Valve diaphragm 16 is made from a resilient material, in preferred form it is made from silicone rubber having a durometer in the range of 45 d to 65 d, and preferably 55 d. Diaphragm 16 is therefore semi-rigid or stiff in that it is capable of being deformed yet will substantially return to its original shape. Diaphragm 16 can be very thin or fairly thick but is preferable 0.031 inches thick. Diaphragm 16 is sized and shaped to fit loosely within valve chamber 30, yet completely cover inlet slots 40. As shown in FIG. 3, valve seat surface 52 of diaphragm 16 is coated with a viscous liquid 54 in preferred form. The viscous liquid is preferably a silicone oil having a viscosity in the range of 50-100 cst.
As mentioned above valve body 12 is preferably injection molded as a unitary piece from a thermoplastic such as polyethylene. As noted above, diaphragm 16 is preferable made from silicone rubber. Thus the valve of the present invention is made from just two easily produced and assembled components. Due to its resilient nature, diaphragm 16 is easily pressed into place in valve chamber 30 by temporarily deforming it past retaining posts 48. Retaining posts 48 extend radially inwardly into valve chamber 30 a sufficient distance to retain diaphragm 16 within valve chamber 30 while not so far as to make it difficult to press diaphragm 16 past posts 48 during assembly. Hence it is shown that the valve of the present invention is a simple two piece construction made from parts that require a level of precision that is easy to achieve at a lower cost than previous valves.
As shown in FIG. 4, a second embodiment includes an annular channel 56. Channel 56 provides a clearance space for cutting a slot in container wall in that region. This provides a final exit path for the escaping gas.
The operation of valve 10 will now be discussed. As pressure within a container increases to a pressure greater than the ambient pressure against diaphragm 16, gas within the container passes through inlet slots 40 and contacts diaphragm 16. The higher than ambient gas must be great enough to overcome the resiliency of diaphragm 16 and surface tension forces between diaphragm 16, viscous liquid 54, and valve seat 38. When that condition is met gas passes around diaphragm 16 and out into the ambient surrounding through outlet passageway 18 and through a slot in the container formed in the area of outlet passageway 18. Usually only a small portion of diaphragm 16 is displaced during pressure relief. Viscous liquid 54 is usually sufficient to hold at least a portion of diaphragm 16 against valve seat 38. Retaining posts 48 ensure that diaphragm 16 is retained within valve chamber 30 in the event that diaphragm 16 becomes completely dislodged from valve seat 38. The resiliency of diaphragm 16 and surface tensions associated with viscous liquid 54 return diaphragm 16 to a fully seated position when pressures near equilibrium.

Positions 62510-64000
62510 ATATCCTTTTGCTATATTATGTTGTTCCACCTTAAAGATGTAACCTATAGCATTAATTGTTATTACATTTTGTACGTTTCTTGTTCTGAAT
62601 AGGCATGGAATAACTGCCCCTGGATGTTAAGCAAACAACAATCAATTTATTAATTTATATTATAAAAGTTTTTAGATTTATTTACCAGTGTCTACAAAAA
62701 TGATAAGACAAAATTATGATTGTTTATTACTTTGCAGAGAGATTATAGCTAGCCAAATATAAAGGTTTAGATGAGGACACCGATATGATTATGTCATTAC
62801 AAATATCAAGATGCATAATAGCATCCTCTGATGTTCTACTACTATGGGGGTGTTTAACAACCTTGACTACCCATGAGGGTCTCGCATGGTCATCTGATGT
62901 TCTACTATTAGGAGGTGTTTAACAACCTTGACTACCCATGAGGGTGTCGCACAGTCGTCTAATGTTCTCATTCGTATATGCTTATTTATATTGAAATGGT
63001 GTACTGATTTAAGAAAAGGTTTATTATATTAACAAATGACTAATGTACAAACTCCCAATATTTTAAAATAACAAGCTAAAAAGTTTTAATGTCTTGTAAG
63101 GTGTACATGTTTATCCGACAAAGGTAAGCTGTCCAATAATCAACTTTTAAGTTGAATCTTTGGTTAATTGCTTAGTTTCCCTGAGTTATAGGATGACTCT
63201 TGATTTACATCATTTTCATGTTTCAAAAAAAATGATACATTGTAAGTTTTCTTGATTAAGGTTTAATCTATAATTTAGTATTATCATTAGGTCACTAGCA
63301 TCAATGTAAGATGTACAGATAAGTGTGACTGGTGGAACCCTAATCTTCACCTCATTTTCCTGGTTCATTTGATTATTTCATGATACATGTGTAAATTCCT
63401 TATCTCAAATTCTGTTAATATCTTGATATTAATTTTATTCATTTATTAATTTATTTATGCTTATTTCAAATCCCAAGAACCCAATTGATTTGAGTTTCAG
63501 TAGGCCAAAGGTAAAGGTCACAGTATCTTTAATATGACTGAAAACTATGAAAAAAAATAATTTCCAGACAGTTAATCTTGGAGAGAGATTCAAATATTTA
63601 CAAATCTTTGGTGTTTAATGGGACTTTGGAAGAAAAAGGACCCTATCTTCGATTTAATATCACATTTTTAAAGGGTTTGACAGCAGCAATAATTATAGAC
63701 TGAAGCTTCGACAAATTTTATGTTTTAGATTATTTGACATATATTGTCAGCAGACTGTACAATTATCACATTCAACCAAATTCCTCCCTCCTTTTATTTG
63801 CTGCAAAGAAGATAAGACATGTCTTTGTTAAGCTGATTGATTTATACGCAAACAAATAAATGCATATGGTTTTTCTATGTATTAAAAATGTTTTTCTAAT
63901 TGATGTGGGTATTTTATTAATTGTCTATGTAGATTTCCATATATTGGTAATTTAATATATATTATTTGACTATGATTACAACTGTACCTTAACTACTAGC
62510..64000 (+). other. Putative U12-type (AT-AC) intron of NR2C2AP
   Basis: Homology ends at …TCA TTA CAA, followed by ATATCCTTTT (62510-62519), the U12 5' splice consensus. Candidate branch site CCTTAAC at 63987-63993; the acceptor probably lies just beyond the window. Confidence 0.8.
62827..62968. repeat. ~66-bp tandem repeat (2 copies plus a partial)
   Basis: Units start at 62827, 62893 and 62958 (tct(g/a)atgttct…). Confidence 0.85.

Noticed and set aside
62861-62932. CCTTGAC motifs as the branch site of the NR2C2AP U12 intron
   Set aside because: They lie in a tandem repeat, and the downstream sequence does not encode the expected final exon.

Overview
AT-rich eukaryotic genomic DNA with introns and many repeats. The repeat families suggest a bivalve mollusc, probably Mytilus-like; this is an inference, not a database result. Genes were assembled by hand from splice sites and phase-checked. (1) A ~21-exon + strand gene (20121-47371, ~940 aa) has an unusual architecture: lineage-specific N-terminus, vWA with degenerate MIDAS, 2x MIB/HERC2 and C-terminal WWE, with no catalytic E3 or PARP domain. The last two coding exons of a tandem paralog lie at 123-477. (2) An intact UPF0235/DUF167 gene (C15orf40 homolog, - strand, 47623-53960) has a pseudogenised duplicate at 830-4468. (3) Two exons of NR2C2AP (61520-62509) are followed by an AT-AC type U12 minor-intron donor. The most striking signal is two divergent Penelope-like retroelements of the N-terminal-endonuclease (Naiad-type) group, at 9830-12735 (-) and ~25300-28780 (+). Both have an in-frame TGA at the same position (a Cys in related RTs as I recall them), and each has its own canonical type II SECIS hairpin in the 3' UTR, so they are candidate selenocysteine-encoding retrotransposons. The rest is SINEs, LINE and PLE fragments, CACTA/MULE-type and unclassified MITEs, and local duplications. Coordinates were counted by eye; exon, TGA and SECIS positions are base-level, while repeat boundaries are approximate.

Viscous liquid 54 also helps to ensure that an air-tight seal is formed when diaphragm 16 is fully seated against valve seat 38. The preferred shape of inlet slots 40 has the unexpected result of substantially preventing ground coffee grains from contacting diaphragm 16 and reducing the effectiveness of the valve.
In compliance with the statute, the invention has been described in language more or less specific as to structural features. It is to be understood, however, that the invention is not limited to the specific features shown, since the means and construction herein disclosed comprise a preferred form of putting the invention into effect. The invention is, therefore, claimed in any of its forms or modifications within the legitimate and valid scope of the appended claims, appropriately interpreted in accordance with the doctrine of equivalents.
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|U.S. Classification||137/246, 137/533.17, 137/533.19|
|Cooperative Classification||Y10T137/4358, Y10T137/7914, Y10T137/7913, B65D77/225|
|Jun 18, 2003||REMI||Maintenance fee reminder mailed|
|Dec 1, 2003||LAPS||Lapse for failure to pay maintenance fees|
|Jan 27, 2004||FP||Expired due to failure to pay maintenance fee|
Effective date: 20031130
|Jul 11, 2006||AS||Assignment|
Owner name: PACIFIC BAG, INC., WASHINGTON
Free format text: ASSIGNMENT OF ASSIGNORS INTEREST;ASSIGNORS:URQUHART, EDWARD F.;HONNELL, MARK ALLEN;REEL/FRAME:017906/0930
Effective date: 19980415
|Sep 12, 2006||AS||Assignment|
Owner name: ROYNAT BUSINESS CAPITAL INC., AS COLLATERAL AGENT,
Free format text: NOTICE OF GRANT OF SECURITY INTEREST;ASSIGNOR:PACIFIC BAG, INC.;REEL/FRAME:018231/0564
Effective date: 20060713